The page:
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Emergency department staff attitudes towards people who self-harm and the influences of norms on behaviour
Thesis or dissertation
University of Exeter
Patients who self-harm reported negative staff attitudes towards them on presentation to an Emergency Department (ED). The present research aims to explore staff attitudes and behaviours (own and perception of others’) and the impact of this on behaviour, barriers and facilitators of effective treatment, and team identification and norms. Ten staff members from one ED were interviewed, representing all major professional groups working non-therapeutically in the ED. A thematic framework analysis was applied and cross-referenced with another researcher and participants for validation. Analysis identified the following themes: Beliefs about self-harm, attitudes and behaviours, influences on behaviour, and identity, culture and role; related through an overarching theme of balancing difference and diversity. Evidence of PI was found, although interviewees were able to accurately recognise a mixture of beliefs and attitudes in both themselves and others. Influences on behaviour and identity were important in gaining a contextual perspective, and the concept of a ‘fluid team’, relating to patient needs, was highlighted. Results suggest that exposure of the phenomenon of PI may be useful, in conjunction with training to minimise feelings of failure/frustration. This could increase understanding and improve patient care; however, further research is required prior to this. Team stability must, however, be considered. Limitations included restricted participation across one ED and a powerful advocate for mental health patients. Although this is positive for the department, it may set it apart from others.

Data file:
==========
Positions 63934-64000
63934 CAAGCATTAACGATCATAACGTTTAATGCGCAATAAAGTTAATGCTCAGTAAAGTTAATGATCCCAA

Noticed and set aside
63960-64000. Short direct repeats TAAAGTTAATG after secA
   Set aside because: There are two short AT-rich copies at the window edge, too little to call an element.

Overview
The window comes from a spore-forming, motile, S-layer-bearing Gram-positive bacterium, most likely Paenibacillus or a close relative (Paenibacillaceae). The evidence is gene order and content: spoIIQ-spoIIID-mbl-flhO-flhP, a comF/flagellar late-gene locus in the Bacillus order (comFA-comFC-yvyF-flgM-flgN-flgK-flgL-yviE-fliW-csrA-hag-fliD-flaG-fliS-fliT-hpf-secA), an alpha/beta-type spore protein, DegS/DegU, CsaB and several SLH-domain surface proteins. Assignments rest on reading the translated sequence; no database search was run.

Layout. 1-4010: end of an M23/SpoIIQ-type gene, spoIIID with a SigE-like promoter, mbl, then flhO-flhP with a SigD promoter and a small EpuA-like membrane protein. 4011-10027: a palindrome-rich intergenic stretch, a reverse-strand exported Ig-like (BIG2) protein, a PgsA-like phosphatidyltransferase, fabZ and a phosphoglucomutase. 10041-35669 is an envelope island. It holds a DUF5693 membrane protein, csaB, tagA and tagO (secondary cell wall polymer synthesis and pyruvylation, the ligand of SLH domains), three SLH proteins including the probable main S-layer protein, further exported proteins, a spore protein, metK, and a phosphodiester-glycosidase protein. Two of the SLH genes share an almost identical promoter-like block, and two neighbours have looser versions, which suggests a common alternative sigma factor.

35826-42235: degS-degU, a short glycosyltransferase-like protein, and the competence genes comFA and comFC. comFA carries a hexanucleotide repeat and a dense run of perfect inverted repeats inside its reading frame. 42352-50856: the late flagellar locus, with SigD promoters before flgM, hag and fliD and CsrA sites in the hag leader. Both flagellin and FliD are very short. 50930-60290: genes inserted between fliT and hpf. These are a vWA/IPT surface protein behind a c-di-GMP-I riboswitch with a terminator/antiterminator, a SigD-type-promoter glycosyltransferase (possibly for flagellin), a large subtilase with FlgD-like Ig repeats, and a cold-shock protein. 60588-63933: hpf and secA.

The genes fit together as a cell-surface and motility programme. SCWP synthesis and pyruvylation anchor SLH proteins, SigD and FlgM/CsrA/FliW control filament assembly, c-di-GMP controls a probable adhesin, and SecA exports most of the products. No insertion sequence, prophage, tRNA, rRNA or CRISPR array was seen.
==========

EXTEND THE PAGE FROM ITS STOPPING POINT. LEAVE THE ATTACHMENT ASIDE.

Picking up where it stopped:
Smith, Joanne. R.
Doctorate in Clinical Psychology